your logic doesn’t work as unfortunately the excuse of the suitably qualified employee not locally availabe is not only applied to senior to top management levels, this excuse is used for so many jobs, including middle management, even for support staff. For example, why is it a requirement that a Fund Administrator speaks Portugese, when the company doesn’t have one single Portugese client? Or is it perhaps because that requirement was tailored towards someone who was already indentified for a job because it is a friend of a friend who wants to live for a few years in Cayman? You know how many times I have come across the situation where a candidate overseas has already been identified, before the ad was ever published locally? Most of the times, the candidates that these firms/companies have identified have already resigned their jobs back home and have gotten the nod to go ahead before interviews have been held locally to determine what is indeed localy available. More Caymanians go off to go to college elsewhere than ever before, and when they come back, they still are not "enough" suitably qualified. My friend has not been able to get a certain position because she got her qualification in the US and was told that the UK person (who has gotten the same qualification from a UK college) was better suitable because the UK qualification was better than the US one? HUH? I would say that it was more likely that the Managing Director was from the UK, wanting to bring in one of his golfing buddies kid for this job. If it would be indeed that only highly qualified individuals would be brought on board, who actually try to mentor and train some Caymanians, then a lot less people would take offense, but we all know (and I bet you do too in your heart and soul) that this is just a BS excuse. ………and don’t bother to tell me that businesses only bring in someone from overseas because they are trying to get the best possible employee………that may be the case occassionally, but more often it is a buddy/buddy thing, or businesses do it because a permit holder can’t just jump ship but a Caymanian can…….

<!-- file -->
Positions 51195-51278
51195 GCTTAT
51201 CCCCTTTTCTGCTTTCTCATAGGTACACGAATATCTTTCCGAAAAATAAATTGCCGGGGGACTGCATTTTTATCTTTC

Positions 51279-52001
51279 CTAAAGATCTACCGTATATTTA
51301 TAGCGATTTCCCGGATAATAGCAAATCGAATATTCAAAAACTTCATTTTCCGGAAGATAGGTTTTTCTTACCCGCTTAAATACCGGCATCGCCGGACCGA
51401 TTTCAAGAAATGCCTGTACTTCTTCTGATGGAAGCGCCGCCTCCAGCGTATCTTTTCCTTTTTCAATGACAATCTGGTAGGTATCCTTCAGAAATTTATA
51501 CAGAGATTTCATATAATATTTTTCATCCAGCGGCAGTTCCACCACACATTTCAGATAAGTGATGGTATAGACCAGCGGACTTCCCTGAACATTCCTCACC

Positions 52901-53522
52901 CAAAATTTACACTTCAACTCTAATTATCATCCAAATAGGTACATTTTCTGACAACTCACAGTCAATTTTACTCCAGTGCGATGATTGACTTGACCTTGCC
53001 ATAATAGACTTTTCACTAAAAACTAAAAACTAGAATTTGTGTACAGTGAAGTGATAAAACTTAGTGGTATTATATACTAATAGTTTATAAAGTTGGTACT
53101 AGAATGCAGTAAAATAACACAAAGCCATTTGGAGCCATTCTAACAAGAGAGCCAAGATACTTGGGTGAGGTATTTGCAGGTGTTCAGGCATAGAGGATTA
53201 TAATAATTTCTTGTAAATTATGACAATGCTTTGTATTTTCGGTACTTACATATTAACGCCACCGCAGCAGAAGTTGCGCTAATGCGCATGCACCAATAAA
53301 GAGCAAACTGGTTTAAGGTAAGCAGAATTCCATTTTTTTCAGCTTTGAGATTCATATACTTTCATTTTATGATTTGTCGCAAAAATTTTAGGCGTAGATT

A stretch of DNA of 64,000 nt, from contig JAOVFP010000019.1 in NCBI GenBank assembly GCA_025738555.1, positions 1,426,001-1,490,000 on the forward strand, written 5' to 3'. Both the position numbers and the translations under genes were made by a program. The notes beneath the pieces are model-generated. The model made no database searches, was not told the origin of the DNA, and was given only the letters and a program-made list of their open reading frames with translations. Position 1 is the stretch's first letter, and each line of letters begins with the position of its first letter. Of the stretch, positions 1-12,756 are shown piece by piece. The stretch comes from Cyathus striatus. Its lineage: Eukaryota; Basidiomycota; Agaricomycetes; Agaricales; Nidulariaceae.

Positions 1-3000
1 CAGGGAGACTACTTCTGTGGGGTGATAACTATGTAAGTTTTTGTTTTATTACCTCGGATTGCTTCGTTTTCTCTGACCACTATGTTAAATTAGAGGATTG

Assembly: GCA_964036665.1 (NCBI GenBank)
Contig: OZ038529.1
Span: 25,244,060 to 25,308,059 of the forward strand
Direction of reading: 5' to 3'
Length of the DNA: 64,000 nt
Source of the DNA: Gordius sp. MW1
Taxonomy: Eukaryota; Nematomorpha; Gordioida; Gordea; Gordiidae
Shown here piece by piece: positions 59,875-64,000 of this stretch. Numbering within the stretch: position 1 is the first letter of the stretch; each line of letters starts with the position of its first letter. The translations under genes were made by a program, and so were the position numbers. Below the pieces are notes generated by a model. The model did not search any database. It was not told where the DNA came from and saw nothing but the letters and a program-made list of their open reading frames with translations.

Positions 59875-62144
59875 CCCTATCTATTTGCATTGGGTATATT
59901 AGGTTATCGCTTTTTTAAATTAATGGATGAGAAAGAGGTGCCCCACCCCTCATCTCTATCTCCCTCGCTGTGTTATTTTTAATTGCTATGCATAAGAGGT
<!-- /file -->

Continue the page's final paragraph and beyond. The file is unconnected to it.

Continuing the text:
8. Marek says: